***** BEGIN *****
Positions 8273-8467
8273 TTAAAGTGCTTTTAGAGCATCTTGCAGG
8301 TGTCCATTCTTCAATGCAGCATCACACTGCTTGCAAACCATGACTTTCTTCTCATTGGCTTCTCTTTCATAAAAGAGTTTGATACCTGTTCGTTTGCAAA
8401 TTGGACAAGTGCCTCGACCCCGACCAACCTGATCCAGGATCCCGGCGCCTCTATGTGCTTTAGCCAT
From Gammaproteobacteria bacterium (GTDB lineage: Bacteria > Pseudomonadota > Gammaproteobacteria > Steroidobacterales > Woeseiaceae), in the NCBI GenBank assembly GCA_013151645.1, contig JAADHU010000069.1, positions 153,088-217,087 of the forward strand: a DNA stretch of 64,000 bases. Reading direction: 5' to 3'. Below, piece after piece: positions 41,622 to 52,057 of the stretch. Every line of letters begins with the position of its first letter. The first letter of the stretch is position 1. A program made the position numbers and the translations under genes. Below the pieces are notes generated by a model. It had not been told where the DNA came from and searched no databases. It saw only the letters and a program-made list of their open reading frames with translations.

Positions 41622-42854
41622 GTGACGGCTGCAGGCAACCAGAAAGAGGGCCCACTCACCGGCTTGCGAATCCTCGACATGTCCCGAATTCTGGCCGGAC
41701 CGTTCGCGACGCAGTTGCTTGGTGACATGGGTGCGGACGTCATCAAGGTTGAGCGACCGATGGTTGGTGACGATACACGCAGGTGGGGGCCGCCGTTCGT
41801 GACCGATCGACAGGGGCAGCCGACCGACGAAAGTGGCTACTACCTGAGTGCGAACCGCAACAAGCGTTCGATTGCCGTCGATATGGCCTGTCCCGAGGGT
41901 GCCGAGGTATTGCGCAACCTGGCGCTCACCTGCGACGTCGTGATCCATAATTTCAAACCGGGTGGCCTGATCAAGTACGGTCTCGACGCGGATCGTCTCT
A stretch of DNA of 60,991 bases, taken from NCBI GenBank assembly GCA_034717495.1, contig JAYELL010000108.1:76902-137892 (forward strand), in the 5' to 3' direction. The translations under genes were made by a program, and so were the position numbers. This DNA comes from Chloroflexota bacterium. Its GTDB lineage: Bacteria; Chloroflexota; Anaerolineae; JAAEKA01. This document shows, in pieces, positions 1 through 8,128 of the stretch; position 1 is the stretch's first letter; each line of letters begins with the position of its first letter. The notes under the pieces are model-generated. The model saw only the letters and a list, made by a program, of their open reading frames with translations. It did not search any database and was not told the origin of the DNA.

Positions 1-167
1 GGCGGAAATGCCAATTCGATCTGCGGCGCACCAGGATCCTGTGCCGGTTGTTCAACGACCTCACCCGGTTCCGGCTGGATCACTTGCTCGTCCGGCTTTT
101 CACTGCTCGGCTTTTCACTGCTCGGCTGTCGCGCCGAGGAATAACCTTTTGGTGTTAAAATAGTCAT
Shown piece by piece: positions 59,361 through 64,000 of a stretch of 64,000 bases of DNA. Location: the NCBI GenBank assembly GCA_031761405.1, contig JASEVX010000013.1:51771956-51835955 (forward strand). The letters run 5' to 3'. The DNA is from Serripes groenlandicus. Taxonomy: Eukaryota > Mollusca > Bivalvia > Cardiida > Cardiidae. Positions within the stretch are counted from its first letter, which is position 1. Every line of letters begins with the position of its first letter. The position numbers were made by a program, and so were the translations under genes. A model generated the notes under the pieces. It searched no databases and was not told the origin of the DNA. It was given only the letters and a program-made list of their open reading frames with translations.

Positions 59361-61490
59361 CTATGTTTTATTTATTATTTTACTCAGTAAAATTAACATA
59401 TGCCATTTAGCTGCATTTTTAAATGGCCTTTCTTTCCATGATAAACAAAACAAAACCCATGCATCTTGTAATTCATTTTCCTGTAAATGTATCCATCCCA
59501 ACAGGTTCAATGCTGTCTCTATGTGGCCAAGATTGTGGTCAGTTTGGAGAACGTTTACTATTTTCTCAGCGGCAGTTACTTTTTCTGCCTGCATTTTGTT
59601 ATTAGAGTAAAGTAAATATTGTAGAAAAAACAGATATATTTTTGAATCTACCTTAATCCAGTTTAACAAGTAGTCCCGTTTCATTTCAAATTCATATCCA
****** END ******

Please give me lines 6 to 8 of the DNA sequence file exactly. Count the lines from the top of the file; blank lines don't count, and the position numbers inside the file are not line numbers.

Positions 41622-42854
41622 GTGACGGCTGCAGGCAACCAGAAAGAGGGCCCACTCACCGGCTTGCGAATCCTCGACATGTCCCGAATTCTGGCCGGAC
41701 CGTTCGCGACGCAGTTGCTTGGTGACATGGGTGCGGACGTCATCAAGGTTGAGCGACCGATGGTTGGTGACGATACACGCAGGTGGGGGCCGCCGTTCGT